Goodman has no authority over the Las Vegas Strip, which is in unincorporated Clark County. But she argued that if the tourism industry does not reopen soon, the city will not survive. Some casinos are taking reservations for May, and Treasure Island announced that it plans to open on May 15 unless it is prohibited from doing so by state order.
Nevada Gov. Steve Sisolak has flatly said that the Strip and gaming venues in general are not opening soon.
Elsewhere, protesters continued to challenge officials who refused to lift restrictions.
In Madison, one day after Wisconsin Gov. Tony Evers extended his “safer at home” order to May 26, more than 1,000 people gathered at the statehouse to protest the move, carrying signs that read “My body, my choice to work” and waving “Don’t tread on me” banners and American flags.
The gathering was among the largest of such protests that have taken place in recent weeks, though their views do not align with most Americans. A CBS poll released Thursday found that 70% of Americans believe the nation should prioritize slowing the spread of coronavirus, even if that results in short-term economic harm.
There were signs that the pandemic was waning elsewhere, notably in New York City, which has been hit hard by the coronavirus and was among the first places to enact large-scale restrictions to slow its spread. The number of people being admitted to hospitals, being treated in the intensive care unit and testing positive for the coronavirus has declined, Mayor Bill de Blasio said Friday morning.
The state of New York also reported declining hospitalization and mortality figures. More than 20,980 people have died of COVID-19 in the state.
“All evidence suggests we’re on the downside of the curve,” said New York Gov. Andrew Cuomo.
However, he warned that the pandemic is creating an economic toll for state and local governments that could affect schools, police and healthcare. The pandemic has already created a $13.3-billion state budget shortfall, Cuomo said, adding that the figure is expected to grow to $61 billion through the 2024 fiscal year.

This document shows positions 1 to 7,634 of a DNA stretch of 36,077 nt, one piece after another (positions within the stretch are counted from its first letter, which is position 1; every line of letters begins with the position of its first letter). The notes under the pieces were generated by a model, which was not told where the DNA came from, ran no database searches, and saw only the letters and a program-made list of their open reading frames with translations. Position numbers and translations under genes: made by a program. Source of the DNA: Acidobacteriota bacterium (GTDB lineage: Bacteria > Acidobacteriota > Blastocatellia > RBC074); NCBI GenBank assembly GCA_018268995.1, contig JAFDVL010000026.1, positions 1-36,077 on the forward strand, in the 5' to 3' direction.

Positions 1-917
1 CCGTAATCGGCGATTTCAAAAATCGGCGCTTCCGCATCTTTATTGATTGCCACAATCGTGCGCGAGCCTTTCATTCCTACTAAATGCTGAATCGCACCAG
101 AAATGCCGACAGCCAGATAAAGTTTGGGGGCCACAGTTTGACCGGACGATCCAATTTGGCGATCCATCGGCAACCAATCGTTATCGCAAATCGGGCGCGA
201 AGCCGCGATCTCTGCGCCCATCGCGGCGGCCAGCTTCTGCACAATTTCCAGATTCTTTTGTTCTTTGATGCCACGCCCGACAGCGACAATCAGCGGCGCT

He blasted the federal government for bailing out airlines and other industries while failing to make state and local governments whole. He saved his greatest ire for Senate Majority Leader Mitch McConnell (R-Ky.), who has referred to federal assistance to states struggling financially under the coronavirus as “blue state bailouts” and suggested they ought to declare bankruptcy.
States are not permitted by federal law to declare bankruptcy. Cuomo dared McConnell to pass legislation to change that.
“Sen. McConnell, pass the law, I dare you. And then go to the president and say, ‘Sign this bill, allowing states to declare bankruptcy,’” Cuomo said. “You want to send a signal to the markets that this nation is in real trouble? You want to send an international message that the economy is in turmoil?”
“Pass that bill, if you weren’t just playing politics,” he added. “We’ll see how long it takes him to do it.”
The Associated Press contributed to this report.